The chairman of the Senate labor committee Wednesday filed an amendment to block the Equal Employment Opportunity Commission from implementing its proposal to increase by 20 times the employment data it currently collects from each of the 61,000 private employers on their 63 million employees.
On Wednesday’s amendment, which was filed to the Fiscal Year 2017 Commerce, Justice, Science and Related Agencies Appropriations bill, Chairman Lamar Alexander said, “The EEOC’s mission is to focus on protecting Americans from workplace discrimination. Instead, it’s working on a time-wasting rule to force employers to submit new pay data on 63 million private sector employees. This amendment will block the EEOC from implementing its rule—hopefully inspiring the commission to refocus on more worthwhile tasks like its massive backlog of more than 76,000 unresolved workplace discrimination cases.”
The EEOC requires employers with 100 or more employees to submit to the agency 180 different pieces of information about those employees each year. Under the EEOC’s new rule, that number would increase by 20 times, from 180 to 3,660 for each employer’s establishment.
Senator Alexander noted that it’s “especially ironic that the rule has been submitted for review under the Paperwork Reduction Act.”
Senator Alexander’s amendment would prohibit the EEOC from using any funds to implement or enforce the data collection proposal.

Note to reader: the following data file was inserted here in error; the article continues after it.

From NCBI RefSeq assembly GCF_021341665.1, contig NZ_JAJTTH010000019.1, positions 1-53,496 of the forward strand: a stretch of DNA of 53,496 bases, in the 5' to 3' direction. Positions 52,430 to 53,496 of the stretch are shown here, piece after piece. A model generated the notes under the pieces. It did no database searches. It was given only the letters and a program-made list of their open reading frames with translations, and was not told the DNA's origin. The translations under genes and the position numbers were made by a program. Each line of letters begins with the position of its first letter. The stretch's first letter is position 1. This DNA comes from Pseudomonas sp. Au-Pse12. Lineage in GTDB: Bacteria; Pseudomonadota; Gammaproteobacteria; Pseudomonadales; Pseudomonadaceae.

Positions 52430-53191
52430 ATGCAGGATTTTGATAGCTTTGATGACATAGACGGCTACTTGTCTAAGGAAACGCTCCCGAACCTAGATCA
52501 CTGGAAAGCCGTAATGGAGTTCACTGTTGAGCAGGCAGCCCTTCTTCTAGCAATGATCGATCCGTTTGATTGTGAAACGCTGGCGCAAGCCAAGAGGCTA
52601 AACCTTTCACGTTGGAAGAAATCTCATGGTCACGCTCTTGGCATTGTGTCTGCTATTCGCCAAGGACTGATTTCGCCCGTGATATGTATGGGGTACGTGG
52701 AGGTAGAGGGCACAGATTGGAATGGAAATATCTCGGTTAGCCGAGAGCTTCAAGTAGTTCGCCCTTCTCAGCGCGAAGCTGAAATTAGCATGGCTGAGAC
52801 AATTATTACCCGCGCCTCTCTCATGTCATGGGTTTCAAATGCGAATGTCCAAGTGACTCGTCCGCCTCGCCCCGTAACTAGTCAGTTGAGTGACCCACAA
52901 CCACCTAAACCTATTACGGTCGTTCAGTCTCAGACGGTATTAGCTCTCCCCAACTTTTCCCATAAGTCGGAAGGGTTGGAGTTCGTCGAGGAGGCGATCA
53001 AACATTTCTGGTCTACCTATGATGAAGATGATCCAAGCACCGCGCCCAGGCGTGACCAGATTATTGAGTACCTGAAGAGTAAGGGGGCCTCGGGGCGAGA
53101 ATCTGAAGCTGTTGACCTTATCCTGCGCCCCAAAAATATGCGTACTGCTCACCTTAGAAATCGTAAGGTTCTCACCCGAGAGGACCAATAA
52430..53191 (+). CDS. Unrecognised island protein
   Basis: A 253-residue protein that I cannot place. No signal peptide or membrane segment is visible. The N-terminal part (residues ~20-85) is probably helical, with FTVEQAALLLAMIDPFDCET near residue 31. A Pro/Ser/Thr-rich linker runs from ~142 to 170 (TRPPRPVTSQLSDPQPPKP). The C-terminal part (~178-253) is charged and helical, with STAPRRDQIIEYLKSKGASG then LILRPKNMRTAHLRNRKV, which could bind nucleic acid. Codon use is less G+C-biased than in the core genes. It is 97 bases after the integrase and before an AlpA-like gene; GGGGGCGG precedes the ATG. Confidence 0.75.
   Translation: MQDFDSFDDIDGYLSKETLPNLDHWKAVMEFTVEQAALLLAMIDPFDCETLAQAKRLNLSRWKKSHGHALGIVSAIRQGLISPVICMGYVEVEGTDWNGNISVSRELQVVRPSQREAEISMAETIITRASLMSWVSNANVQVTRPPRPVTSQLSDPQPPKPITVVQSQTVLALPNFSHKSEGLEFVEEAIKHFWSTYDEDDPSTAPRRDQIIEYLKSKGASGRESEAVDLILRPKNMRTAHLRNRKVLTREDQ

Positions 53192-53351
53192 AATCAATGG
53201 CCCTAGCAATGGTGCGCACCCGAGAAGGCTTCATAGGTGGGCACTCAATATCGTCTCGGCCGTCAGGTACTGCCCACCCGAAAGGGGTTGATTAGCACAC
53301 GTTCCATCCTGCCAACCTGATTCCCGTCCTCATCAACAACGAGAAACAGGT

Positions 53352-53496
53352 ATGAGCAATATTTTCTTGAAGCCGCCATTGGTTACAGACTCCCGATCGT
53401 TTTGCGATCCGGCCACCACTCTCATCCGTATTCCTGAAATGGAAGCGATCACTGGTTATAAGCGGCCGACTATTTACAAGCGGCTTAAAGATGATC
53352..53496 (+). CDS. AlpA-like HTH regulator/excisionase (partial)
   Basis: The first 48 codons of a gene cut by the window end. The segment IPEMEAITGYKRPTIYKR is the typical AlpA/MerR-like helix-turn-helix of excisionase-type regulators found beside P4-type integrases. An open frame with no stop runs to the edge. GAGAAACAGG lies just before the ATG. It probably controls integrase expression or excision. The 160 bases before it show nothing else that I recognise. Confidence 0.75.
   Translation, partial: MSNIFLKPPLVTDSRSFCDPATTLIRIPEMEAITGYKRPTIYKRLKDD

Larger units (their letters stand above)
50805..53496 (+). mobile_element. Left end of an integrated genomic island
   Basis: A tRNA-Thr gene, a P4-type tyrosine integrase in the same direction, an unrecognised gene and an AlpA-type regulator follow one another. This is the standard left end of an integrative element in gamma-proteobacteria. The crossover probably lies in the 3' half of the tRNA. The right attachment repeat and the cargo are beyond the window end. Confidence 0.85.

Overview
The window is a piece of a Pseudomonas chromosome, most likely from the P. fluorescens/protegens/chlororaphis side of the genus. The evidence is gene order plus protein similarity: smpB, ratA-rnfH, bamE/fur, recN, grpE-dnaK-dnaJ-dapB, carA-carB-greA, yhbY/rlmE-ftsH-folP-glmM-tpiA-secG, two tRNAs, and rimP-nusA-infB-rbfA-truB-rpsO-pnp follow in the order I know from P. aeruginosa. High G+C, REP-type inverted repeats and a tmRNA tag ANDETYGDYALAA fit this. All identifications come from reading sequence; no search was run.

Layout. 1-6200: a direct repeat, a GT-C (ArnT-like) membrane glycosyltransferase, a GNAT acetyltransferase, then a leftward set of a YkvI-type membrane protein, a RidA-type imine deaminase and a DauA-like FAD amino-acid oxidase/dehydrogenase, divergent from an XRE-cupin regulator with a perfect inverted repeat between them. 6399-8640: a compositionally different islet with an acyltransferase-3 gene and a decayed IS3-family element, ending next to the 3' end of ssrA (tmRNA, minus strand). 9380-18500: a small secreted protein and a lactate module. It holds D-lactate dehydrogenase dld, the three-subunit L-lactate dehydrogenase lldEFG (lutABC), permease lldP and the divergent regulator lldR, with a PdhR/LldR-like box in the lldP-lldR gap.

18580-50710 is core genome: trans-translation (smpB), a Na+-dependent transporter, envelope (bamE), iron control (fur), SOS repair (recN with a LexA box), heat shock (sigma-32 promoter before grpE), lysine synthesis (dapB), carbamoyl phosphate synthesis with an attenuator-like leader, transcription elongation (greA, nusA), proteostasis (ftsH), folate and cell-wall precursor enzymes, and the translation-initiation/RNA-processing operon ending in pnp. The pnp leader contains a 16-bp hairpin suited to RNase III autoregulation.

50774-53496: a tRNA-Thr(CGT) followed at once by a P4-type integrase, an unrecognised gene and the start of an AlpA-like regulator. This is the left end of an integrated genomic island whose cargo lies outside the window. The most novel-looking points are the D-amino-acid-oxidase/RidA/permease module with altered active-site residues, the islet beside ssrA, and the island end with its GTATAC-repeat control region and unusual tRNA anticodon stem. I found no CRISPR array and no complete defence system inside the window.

Senator Alexander said the EEOC’s new rule is likely to worsen its backlog of more than 76,000 unresolved cases, as the agency cannot handle its current complaints of discrimination and will now be sifting through the millions of pieces of new data.
Senator Alexander in 2014 released a staff report on the EEOC that found the agency was pursuing high-profile lawsuits without a complaint, while facing a backlog of almost 71,000 unresolved complaints of discrimination from individuals who filed charges (that number has since increased to more than 76,000, officials said).
Senator Alexander has also introduced legislation, The EEOC Reform Act, that would require the EEOC to calculate the cost of imposing its own rule on the federal government so that the EEOC better understands the burden the rule adds to private employers. Senator Alexander said the legislation would “give the EEOC a dose of its own medicine.” The EEOC Reform Act would also require the EEOC to reduce its backlog from 76,000 unresolved complaints to 3,660—the same number of unresolved cases as the number of data points required by the new EEOC rule—before it can impose the proposed rule.